M: How important is an organisation’s culture to the implementation of successful analytical marketing? What can leaders do to create a better culture for analytical marketing to thrive?

AS: Buy-in from marketing leadership and executives is critical in transitioning to an analytical culture. Leaders need to consistently demonstrate their value in an analytical culture by fully adopting an analytical mindset. Culture has to be nurtured constantly – through empowerment, change management and authentic leadership.

We have established frameworks that have established governance and standards. We provide certifications that are required and align to their objectives for performance, and we supply them with the tools required on their desktop. Marketers thrive in an analytical culture because they have confidence in their decisions.

Leading a modern marketing department also requires tenacity and the willingness to embrace constant change, because we’re bombarded with a constant, daily stream of new information and emerging channels. That means encouraging them to take risks—and being prepared to fail fast—while also having the courage to ask what went wrong and why, so they can learn from the experience and try again.


M: What can individuals do to ensure management realise this importance?

AS: As analytical marketers, individual contributors are empowered to make strategic decisions driven by the data, but the first step is knowing where you stand: what tools are available to you?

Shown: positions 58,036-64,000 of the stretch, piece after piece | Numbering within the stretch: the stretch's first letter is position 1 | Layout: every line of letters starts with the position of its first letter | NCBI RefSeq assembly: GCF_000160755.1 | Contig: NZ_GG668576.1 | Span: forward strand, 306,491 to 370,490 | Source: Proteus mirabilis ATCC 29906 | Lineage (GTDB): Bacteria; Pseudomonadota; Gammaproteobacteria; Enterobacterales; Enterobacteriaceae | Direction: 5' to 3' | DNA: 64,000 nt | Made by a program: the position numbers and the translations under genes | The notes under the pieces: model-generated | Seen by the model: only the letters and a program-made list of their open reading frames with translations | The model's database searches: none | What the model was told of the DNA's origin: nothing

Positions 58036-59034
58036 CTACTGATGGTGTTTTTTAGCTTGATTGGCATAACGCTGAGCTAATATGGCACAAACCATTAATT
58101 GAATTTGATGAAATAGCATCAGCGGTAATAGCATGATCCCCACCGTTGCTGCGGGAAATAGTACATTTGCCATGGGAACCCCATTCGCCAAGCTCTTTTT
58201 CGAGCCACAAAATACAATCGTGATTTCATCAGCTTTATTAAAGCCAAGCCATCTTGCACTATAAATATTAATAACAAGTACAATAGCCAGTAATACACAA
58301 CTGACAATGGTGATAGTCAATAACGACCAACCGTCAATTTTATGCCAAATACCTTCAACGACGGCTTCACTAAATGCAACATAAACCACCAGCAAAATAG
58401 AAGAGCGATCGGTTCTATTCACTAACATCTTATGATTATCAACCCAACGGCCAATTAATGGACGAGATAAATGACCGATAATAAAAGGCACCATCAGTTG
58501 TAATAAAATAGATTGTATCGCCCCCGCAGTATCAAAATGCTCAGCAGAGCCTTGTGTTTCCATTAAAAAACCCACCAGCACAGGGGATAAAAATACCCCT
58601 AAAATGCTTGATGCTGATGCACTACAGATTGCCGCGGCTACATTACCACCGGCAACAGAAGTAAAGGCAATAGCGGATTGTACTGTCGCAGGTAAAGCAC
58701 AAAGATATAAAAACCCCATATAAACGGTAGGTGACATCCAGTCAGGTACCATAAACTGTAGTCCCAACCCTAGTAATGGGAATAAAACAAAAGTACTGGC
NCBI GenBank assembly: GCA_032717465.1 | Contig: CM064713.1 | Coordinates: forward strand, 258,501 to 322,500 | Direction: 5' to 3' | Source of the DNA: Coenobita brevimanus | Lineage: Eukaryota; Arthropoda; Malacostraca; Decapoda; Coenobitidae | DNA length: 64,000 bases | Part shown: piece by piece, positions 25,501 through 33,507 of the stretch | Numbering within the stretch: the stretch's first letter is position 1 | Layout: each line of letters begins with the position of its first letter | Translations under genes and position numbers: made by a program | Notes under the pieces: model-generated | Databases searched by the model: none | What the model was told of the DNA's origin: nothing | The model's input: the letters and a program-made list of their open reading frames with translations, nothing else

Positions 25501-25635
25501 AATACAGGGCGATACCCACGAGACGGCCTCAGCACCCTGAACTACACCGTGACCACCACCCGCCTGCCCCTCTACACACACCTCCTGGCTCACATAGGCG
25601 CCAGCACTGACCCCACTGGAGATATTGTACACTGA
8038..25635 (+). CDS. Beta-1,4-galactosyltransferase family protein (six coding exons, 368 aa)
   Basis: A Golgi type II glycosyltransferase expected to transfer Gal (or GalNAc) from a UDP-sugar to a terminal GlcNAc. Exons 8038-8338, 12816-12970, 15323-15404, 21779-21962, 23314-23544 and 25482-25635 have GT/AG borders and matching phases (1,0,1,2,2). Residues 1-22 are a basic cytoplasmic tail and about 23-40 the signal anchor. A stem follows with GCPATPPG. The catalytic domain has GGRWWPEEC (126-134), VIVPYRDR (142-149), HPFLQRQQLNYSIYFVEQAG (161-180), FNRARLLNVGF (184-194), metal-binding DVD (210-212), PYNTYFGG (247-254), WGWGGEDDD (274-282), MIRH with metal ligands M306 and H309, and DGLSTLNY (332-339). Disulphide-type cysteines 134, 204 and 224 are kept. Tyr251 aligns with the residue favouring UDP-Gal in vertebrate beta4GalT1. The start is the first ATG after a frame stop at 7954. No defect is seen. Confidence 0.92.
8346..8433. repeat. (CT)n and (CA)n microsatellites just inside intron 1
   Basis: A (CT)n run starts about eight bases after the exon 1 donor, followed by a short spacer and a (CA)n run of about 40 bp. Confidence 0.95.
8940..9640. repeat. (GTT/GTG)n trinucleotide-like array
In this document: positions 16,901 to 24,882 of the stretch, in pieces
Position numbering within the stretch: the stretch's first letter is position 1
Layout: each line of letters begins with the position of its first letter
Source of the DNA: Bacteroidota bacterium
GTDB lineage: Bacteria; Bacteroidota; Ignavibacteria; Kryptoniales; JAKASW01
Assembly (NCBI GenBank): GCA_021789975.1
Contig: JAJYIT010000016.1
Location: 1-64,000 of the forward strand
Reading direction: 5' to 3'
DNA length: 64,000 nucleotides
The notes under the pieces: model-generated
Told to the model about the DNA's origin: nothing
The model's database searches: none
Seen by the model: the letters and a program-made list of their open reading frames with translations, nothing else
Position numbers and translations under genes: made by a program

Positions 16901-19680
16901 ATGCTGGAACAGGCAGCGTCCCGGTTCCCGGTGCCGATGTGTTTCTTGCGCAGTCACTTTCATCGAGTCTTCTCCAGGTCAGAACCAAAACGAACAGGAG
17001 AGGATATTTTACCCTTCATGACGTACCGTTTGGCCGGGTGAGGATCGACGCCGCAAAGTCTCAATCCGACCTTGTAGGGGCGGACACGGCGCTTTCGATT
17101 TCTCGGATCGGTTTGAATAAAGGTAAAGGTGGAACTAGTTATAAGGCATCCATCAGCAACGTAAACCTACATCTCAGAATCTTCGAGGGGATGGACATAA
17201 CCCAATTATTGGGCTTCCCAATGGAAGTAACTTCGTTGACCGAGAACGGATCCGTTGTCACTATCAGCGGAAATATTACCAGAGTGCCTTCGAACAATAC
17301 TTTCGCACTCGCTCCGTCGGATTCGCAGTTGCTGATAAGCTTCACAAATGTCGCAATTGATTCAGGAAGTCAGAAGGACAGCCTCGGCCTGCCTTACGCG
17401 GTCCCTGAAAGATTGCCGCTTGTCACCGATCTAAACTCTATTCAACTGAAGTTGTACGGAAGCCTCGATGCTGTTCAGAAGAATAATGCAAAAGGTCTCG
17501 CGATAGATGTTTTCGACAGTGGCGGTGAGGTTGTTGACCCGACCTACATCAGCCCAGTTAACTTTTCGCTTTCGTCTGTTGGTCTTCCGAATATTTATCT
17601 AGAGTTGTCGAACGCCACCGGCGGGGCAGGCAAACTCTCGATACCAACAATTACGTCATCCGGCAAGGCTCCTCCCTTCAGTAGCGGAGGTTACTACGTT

Then, find the data and own it. I suggest ditching your spreadsheets. Ultimately you’re using data to better understand your customer, so start by using the data and analytics to tell your customer experience story.

Sharing this story throughout your team and the company builds a guiding coalition of change agents to move the analytical marketing culture forward. Share what you want to do, when you want to do it by, and why you’re doing it with management, the C-suite, and across the company.

Remember, this isn’t just a marketing department journey – you’ll need partners to design and implement a culture that works for everyone, and to drive results together.

Finally, embrace the change and celebrate the wins. Remember that if you expect perfection you’ll never reach it. By establishing milestones, objectives and outcomes you’ll be able to measure your progress and keep people excited about moving forward. It’s important to create a platform for sharing these achievements, especially to management.

A little self-promotion is a great thing!

For me, one of the most exciting parts of analytical marketing in practice is seeing how this has opened up a whole new skill set for my team members, piquing their curiosity in interesting ways. Each provides a higher value to our organisation because they’re able to be proactive and agile. Marketers embracing the shift to analytics are worth more now than ever before.


the analytical marketerThe Analytical Marketer: how to transform your marketing organization

Harvard Business Review Press

Written by Adele Sweetwood, head of global marketing for SAS, The Analytical Marketer is based on the author’s firsthand experience of transforming a marketing organisation. Challenged and inspired by its own analytics products, the SAS marketing team was forced to rethink itself in order to take advantage of the new capabilities these tools offer the modern marketer.

This book is a practical guide for creating a marketing culture that thrives and adds value through data and analytics.

Purchase a subscription to Marketing to receive your complimentary copy courtesy of SAS. Limited copies available – first in best dressed!

Ben Ice

Ben Ice was MarketingMag editor from August 2017 - February 2020